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Duquesne bows out of Atlantic 10 tournament

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By Larry Fleisher
Thursday, March 13, 2014, 8:36 p.m.
 

NEW YORK — Ovie Soko and Micah Mason were unable to generate much offensively at times, and when Duquesne's top scoring options were neutralized, that meant serious trouble.

And considering the time of year, that meant that the season was over for the Dukes, whose first appearance in the Atlantic 10 Tournament at Brooklyn's Barclays Center ended with a 76-64 loss to Richmond on Thursday night.

Soko, who led the Atlantic 10 in scoring and was named to the conference's third team, finished his college career with 23 points, but most of it came too late as he started 2 of 7 and shot 10 of 21 for the game.

Late in the game, the UAB transfer exited to applause from the Duquesne fans and exchanged a hug with coach Jim Ferry.

“It's just been a good experience, just growing and being a leader on the team and leading a bunch of younger guys,” Soko said. “I've grown tremendously, and tonight we just came up short.”

Mason, the Highlands grad who led the nation by shooting 57 percent from 3-point range, picked up two quick fouls and was held scoreless while taking three shots.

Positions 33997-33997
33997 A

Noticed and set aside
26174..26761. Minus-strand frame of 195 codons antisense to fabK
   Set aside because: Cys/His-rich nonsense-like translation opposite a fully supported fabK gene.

“They switch at every position,” Ferry said. “They switch on every exchange, and they really switched out deep on him, so they didn't really give him any comfort, any looks at the basket. We tried to get him to be aggressive. We tried to get him to drive and kick. You talk about guys screening and roll, but you've really got to credit them defensively for locking in on him.”

Duquesne struggled most of the night and turned in a second half that resembled their 75-58 loss to Richmond a month ago.

The Dukes spent most of the game shooting under 40 percent and only a late surge allowed them finish at 42.2 percent.

They gave up the first nine points of the second half, extending a six-point halftime deficit to 15.

Duquesne were unable to stop Terry Allen, who led Richmond with a career-high 27 points.

The loss also spoiled the homecoming for Ferry, who spent 10 seasons at nearby Long Island University and coached that school to consecutive NCAA Tournament appearances before taking over the Dukes.

“It stinks right now,” Ferry said. “Barclays has been great to us, and it's been great to practice at LIU every day. I'll always be a part of that family. It was great to see everybody, but I wish we could have stayed here a little bit longer.”

Larry Fleisher is a freelance writer.

 

 
 


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